The tenor Francesco Meli also delivered an excellent performance. His Carlo was both regal and passionate. His confident and stentorian voice is well suited to this role, and even in the most reflective moments the tenor was able to perfectly dose its intensity.
The veteran baritone Roberto Frontali gave life to a tormented and resolute Giacomo. He mastered his character with great class and confidence, despite a few moments in which he seemed to have slight difficulty with the demanding score.
Leonardo Trinciarelli and Dmitry Beloselskiy also did well in their minor roles as Delil and Talbot, respectively.
One of the attractive features of opera, if not the main one nowadays, for some people is undoubtedly the staging and the theatrical direction. For this edition of Giovanna d’Arco, the scenes – indeed THE scene – consisted of a circular platform, containing several steps of increasing height towards the outer edge. According to the director, Davide Livermore, the structure was meant to symbolize the ascent to heaven or the descent to the underworld. In any case, practically every character – including the angels – has traveled the entire circumference several times, returning to the starting point without particular damage or benefit. The background contained a huge disk-sphere where moving images were continuously projected, in themselves very suggestive and captivating, but almost irrelevant to the opera (one of the most frequent was the close-up of a butterfly), and at times distracted from the performance itself.
The variety of the scenes could have been ensured by the variety of the projections, which nevertheless constantly changed within this sort of “crystal ball” in perennial rotation. Ultimately, more than anything else, this had a dizzying effect, at least on yours truly. In any case, one cannot fail to observe how these “minimalist” solutions generally allow save opera companies a lot of money, compared to the more traditional and complex scenography with real scene changes. Most likely, this aspect influenced the artistic decisions. Even the choice of costumes were perplexing at times. They seemed to have been randomly extracted from the theater warehouse: the English and French warrior uniforms with a vague medieval flavor were combined with the peasants’ contemporary clothes, complete with leather jackets, jeans, and sneakers. But perhaps the most characteristic idea of director Livermore was to present on stage a “double” of the protagonist, in the figure of a dancer-mime. This “alter-ego” had to symbolize the inner conflict of the warrior-saint, etc. etc.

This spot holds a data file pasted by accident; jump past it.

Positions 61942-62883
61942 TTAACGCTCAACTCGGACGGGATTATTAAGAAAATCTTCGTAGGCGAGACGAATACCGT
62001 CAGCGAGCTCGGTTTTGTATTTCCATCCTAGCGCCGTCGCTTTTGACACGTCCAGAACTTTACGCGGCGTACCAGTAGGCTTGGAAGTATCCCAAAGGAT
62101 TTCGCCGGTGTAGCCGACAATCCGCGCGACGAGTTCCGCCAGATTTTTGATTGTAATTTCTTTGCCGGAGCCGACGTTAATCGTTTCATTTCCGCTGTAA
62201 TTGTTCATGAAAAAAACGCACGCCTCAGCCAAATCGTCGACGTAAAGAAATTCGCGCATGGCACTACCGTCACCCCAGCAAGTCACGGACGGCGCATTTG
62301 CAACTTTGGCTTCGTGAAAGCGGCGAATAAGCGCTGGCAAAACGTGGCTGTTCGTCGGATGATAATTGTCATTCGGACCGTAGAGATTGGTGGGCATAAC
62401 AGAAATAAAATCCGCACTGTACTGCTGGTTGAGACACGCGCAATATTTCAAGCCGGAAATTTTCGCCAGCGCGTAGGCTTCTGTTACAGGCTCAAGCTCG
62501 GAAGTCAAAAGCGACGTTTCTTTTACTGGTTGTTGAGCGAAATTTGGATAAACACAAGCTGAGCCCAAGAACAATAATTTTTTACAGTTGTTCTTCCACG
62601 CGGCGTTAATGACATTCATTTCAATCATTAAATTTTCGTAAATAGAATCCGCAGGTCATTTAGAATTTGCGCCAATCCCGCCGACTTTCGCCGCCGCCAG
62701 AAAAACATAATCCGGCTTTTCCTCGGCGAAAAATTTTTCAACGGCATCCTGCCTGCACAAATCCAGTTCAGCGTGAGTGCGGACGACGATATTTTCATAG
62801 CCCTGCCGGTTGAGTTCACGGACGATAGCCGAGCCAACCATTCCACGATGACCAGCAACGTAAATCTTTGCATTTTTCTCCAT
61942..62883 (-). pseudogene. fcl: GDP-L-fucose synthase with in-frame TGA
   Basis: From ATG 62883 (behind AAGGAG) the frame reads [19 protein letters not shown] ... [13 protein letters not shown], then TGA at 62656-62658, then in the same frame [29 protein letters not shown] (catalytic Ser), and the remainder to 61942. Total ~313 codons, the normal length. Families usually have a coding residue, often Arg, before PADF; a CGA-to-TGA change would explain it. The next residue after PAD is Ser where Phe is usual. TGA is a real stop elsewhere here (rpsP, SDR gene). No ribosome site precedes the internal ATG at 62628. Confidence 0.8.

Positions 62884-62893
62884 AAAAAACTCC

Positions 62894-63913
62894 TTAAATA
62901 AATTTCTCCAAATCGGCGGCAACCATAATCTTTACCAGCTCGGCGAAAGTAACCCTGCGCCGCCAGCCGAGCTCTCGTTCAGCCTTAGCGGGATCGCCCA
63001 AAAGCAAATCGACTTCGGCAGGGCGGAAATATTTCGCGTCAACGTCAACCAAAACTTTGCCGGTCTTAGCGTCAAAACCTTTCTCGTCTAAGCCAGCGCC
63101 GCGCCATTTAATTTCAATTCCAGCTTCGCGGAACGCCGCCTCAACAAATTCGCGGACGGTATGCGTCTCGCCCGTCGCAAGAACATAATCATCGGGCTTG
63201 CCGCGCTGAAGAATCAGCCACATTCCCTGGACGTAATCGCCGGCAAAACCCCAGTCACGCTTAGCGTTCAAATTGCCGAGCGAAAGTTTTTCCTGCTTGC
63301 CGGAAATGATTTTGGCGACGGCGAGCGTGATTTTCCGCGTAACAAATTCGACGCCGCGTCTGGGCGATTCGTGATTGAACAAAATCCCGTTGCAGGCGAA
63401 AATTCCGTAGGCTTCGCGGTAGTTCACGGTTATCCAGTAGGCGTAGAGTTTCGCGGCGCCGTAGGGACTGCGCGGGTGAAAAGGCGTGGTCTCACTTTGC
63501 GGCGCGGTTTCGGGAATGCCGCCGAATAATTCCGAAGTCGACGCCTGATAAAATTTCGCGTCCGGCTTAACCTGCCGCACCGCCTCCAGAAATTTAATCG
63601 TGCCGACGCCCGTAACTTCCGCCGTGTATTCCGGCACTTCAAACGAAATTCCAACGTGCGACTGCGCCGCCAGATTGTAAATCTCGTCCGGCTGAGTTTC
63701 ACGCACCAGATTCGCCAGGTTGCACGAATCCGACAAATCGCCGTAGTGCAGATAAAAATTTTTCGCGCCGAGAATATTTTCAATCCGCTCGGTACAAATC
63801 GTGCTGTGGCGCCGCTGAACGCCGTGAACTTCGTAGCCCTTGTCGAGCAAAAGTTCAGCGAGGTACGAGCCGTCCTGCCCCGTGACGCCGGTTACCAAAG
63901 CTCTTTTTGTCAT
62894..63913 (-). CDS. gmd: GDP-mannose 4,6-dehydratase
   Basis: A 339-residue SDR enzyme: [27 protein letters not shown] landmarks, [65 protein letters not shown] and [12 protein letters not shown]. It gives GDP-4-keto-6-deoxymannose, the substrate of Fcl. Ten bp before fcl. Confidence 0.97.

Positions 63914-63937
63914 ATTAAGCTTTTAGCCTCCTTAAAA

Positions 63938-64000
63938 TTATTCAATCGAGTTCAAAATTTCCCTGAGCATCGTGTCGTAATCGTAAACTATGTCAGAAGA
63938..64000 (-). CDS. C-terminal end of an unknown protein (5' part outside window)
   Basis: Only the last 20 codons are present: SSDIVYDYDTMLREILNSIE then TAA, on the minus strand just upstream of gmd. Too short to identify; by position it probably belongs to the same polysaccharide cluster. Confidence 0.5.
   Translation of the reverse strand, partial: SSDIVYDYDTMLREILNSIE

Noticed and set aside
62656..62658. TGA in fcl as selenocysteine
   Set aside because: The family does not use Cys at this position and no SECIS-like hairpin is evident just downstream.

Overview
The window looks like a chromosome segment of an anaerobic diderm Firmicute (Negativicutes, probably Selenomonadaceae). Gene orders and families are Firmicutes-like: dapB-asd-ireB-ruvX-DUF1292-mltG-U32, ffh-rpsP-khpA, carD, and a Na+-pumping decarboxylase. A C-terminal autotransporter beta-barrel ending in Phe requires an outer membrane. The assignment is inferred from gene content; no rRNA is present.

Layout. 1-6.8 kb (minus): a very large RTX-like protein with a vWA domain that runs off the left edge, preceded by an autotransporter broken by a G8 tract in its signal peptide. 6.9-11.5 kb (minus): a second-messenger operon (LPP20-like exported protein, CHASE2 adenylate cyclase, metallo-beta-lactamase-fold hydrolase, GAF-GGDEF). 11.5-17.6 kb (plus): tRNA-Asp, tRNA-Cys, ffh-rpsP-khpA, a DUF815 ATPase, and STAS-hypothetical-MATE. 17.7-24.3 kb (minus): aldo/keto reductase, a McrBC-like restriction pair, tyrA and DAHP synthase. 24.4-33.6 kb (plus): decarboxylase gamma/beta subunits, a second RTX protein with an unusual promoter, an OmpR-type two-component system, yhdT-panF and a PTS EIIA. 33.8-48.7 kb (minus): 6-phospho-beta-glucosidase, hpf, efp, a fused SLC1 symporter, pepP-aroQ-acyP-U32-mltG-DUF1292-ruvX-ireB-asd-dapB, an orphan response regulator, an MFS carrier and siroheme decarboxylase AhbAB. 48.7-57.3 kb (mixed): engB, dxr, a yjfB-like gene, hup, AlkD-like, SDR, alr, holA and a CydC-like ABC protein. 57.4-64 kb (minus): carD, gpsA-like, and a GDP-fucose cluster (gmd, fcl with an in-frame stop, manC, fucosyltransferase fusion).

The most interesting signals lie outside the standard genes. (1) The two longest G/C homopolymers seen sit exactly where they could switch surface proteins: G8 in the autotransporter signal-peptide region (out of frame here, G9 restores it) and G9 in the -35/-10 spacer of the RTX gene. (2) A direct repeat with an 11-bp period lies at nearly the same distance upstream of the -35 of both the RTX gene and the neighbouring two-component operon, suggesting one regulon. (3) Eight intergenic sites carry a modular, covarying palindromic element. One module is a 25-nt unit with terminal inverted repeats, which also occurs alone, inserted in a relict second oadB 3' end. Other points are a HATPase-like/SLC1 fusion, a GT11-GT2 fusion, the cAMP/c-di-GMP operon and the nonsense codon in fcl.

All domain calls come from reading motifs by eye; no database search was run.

Not a particularly original idea, however, given that the “duplicates” of the characters or even their dancing substitutes have been used for a long time. In fact, it is one of the biggest clichés in nowadays opera. In addition to Giovanna (played by the prima ballerina Susanna Salvi), a large group of dancers were often present on stage, called to interpret the angels and demons, to whom the choir gave voice. Actually, they are also the ones who open the show, entering the scene even before the start of the ouverture, used in this case as if it were the music for a true ballet. The presence of the dancers, however, was far from secondary in the rest of the opera. The addition of dance elements was perhaps meant as a partial support to the total lack of scenic elements.
At the end of the evening, the audience warmly applauded the performance, which, it should be remembered, was the first after a long-forced closure due to the coronavirus pandemic.